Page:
Farm scheme for disabled students aims to expand to Scotland

A Bedfordshire farm initiative that helps young people with disabilities gain on-farm experience is aiming to expand the project to Scotland.

Inclusive Farm invites local students with disabilities to visit the farm each week to learn skills to help them pursue a career in the sector.

Mike Duxbury, a blind farmer, co-founded Inclusive Farm with Ness Shillito in 2021. He is now looking for partners to help support the project as plans get underway to open a second site in Scotland and 

See also: Blind farmer creates route into farming for disabled students

Mr Duxbury said: “Ninety per cent of blind people, and 78% of autistic people, are unemployed – but it doesn’t have to be like this.

“We’re seeing first-hand the impact of providing skills, such as animal husbandry, has had on the young people visiting Inclusive Farm.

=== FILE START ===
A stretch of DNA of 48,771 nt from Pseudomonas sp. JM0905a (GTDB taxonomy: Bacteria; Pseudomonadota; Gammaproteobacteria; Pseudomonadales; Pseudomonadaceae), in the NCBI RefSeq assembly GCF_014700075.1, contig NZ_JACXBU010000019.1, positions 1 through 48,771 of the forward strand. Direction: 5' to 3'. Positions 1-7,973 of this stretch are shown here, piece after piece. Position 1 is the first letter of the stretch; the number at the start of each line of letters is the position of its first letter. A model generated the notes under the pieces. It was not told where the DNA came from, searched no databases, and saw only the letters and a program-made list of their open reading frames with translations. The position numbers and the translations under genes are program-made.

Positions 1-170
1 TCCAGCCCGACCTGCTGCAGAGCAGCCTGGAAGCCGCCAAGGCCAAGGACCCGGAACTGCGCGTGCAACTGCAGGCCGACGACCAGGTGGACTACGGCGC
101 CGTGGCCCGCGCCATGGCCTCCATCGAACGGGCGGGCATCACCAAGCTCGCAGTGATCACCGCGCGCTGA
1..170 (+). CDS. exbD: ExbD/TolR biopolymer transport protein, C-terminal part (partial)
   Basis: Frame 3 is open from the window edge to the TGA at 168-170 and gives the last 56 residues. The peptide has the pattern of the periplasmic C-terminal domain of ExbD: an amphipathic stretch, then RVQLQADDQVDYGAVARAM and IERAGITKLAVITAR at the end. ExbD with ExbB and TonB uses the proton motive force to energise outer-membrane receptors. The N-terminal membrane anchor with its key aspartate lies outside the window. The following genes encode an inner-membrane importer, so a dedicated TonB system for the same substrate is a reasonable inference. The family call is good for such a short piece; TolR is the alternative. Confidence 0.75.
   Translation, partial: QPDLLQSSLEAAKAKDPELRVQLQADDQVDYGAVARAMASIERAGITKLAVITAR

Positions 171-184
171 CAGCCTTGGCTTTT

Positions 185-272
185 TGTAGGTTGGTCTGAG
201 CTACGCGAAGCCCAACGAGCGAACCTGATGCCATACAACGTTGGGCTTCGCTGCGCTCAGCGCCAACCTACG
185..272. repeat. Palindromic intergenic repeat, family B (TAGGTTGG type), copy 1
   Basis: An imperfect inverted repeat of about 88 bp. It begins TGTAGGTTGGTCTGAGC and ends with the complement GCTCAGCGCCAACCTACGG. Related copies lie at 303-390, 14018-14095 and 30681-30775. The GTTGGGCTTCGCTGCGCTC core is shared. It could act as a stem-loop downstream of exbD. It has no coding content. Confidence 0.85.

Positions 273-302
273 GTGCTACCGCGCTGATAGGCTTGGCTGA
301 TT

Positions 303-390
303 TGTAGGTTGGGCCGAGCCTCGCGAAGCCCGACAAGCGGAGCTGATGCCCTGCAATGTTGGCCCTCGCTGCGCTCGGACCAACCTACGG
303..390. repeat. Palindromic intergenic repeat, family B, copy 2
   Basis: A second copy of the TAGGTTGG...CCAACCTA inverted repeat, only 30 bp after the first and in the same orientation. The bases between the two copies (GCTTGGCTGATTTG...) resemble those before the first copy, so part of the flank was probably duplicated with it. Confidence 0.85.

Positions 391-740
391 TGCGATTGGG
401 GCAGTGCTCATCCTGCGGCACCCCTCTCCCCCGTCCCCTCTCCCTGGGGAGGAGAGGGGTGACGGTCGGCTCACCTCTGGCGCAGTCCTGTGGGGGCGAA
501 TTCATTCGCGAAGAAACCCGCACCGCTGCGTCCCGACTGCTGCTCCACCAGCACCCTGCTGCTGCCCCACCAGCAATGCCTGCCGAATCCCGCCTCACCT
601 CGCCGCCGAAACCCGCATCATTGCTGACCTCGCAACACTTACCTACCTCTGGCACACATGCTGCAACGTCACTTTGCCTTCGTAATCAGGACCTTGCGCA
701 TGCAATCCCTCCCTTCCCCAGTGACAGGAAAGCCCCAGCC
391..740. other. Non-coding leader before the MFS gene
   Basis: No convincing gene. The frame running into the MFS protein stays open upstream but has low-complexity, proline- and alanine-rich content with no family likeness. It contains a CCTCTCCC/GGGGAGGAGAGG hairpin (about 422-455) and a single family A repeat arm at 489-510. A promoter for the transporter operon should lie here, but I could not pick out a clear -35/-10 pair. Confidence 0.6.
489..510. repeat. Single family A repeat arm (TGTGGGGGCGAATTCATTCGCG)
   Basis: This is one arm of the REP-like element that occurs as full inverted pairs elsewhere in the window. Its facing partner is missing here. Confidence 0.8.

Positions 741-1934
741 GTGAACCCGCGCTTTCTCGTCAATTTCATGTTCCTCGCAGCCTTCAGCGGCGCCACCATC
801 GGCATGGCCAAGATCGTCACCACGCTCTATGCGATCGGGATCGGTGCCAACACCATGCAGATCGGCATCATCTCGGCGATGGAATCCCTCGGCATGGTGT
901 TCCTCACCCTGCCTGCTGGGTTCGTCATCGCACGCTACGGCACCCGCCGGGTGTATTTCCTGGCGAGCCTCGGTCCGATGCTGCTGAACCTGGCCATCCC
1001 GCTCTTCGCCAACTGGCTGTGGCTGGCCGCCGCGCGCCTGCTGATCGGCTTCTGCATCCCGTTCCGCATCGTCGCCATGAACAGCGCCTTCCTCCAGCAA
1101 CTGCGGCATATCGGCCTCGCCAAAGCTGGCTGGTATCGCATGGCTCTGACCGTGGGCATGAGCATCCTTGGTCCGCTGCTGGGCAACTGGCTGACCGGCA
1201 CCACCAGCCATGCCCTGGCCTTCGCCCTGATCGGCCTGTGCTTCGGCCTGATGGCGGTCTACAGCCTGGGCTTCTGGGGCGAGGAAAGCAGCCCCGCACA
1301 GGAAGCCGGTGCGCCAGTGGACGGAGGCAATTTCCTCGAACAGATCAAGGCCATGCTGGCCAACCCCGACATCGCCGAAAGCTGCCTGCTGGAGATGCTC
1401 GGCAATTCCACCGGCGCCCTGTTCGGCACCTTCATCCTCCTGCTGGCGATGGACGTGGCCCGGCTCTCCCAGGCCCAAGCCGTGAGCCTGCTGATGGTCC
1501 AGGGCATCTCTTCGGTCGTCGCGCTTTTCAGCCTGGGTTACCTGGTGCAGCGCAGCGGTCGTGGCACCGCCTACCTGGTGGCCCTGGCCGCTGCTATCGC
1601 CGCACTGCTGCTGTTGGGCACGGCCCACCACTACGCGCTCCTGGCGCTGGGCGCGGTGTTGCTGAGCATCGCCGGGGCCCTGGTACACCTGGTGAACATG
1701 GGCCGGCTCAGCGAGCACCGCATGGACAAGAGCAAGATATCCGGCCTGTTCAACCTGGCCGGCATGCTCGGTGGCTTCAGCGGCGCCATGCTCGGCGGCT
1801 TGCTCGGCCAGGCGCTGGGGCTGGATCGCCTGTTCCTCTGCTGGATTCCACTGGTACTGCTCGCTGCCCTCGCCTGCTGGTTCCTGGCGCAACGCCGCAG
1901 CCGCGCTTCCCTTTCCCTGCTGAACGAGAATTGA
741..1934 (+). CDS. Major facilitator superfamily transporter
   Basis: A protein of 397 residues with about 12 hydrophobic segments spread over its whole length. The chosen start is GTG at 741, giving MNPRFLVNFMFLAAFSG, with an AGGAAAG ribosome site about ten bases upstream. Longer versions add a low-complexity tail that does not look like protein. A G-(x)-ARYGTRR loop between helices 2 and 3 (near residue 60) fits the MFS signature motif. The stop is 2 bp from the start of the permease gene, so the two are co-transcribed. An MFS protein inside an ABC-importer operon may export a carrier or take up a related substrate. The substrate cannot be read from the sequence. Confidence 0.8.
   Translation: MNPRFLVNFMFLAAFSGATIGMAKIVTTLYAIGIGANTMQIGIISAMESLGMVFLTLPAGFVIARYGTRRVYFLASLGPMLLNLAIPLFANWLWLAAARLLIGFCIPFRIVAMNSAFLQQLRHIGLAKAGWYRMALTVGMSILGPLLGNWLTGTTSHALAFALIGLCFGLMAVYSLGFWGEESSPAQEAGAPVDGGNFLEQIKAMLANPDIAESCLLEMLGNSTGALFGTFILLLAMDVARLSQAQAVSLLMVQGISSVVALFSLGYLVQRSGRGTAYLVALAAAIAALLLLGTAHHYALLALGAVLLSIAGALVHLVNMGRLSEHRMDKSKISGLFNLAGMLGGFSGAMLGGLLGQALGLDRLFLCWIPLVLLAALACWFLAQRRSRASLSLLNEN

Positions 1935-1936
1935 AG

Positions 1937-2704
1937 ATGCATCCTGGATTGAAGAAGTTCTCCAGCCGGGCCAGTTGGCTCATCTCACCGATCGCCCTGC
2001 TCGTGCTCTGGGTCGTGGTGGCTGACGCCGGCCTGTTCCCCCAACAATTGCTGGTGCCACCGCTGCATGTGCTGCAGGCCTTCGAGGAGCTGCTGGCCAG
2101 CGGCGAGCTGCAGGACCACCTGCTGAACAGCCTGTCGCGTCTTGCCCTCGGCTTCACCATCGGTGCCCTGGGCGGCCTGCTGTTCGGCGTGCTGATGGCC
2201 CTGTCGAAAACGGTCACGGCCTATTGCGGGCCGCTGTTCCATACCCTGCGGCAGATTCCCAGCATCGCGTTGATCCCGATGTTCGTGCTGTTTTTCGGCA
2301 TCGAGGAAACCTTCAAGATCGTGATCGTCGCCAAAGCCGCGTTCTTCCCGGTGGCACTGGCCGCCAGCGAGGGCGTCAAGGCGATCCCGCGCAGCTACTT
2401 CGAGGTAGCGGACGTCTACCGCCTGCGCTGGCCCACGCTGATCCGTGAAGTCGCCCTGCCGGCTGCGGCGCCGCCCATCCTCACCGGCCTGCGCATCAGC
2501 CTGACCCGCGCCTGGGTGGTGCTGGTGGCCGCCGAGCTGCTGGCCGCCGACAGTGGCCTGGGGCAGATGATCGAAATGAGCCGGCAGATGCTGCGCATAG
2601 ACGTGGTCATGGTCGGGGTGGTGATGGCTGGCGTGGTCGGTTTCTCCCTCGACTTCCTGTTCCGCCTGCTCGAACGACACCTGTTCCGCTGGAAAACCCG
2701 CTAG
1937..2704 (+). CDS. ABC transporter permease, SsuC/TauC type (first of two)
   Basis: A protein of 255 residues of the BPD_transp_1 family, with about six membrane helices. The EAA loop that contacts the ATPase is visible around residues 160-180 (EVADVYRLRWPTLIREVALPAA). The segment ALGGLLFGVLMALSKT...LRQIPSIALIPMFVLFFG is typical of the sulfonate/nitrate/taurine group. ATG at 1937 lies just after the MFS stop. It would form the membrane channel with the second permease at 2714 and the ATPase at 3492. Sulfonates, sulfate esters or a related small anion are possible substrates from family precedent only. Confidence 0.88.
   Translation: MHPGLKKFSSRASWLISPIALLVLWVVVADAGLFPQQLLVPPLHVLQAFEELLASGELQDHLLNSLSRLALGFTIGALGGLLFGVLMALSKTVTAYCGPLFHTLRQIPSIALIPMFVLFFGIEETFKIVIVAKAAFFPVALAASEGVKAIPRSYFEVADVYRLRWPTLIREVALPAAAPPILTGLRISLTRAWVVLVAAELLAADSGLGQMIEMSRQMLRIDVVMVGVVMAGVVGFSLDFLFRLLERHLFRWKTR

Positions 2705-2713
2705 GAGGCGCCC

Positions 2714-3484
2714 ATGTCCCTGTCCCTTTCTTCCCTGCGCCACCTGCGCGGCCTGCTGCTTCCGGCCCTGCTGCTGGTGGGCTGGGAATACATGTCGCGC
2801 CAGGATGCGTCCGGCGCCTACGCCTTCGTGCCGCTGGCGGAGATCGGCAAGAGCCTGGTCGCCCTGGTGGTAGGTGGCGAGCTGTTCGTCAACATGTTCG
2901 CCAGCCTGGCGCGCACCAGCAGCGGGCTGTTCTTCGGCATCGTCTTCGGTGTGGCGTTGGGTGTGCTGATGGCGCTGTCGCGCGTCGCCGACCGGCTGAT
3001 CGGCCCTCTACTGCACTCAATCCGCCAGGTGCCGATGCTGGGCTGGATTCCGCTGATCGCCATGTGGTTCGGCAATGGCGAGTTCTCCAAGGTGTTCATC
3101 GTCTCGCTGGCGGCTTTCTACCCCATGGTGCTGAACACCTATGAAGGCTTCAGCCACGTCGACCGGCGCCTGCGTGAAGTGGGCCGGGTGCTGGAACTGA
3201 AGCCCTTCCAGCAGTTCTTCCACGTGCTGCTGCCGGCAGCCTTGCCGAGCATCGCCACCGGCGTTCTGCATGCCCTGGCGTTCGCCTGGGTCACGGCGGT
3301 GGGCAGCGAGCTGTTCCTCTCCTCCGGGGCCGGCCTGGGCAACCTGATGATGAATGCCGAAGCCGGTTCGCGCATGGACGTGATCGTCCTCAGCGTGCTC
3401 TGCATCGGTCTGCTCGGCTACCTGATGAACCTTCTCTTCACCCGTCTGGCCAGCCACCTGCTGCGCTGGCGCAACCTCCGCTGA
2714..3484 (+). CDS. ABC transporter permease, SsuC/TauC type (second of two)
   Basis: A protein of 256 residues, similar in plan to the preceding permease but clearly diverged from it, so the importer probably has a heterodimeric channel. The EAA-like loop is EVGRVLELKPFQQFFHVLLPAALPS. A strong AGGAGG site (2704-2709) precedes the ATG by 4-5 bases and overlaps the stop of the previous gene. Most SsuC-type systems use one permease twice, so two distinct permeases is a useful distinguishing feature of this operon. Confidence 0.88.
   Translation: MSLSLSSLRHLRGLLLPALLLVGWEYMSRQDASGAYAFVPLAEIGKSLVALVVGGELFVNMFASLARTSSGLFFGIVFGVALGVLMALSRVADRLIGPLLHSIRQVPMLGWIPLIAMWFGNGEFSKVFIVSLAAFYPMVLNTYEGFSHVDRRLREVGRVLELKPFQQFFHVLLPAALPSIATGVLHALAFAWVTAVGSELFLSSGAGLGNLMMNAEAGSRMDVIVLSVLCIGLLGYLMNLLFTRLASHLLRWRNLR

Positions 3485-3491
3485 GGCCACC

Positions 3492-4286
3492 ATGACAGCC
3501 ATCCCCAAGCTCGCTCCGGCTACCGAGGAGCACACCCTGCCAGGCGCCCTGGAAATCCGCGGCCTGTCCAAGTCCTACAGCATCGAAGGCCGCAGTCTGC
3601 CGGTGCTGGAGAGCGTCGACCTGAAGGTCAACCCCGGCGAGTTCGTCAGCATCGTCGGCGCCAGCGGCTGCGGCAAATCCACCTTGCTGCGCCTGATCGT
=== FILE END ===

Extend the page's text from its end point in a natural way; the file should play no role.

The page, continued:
“We now have the opportunity to achieve this in Scotland and we want young people to be in the driving seat.”

There are also further plans to expand across the UK and to open farms in Wales and Northern Ireland in the future.

Scottish scientist and agricultural researcher Dr Jenna Ross said: “Labour is one of the biggest issues plaguing our industry, but there is a demographic that is constantly overlooked.

“A golden opportunity is now available for partners to come forward and help be part of a project which is pioneering an inclusive approach to agriculture.”

Businesses and individuals who are interested in helping to support or be involved in the project can contact Mr Duxbury at

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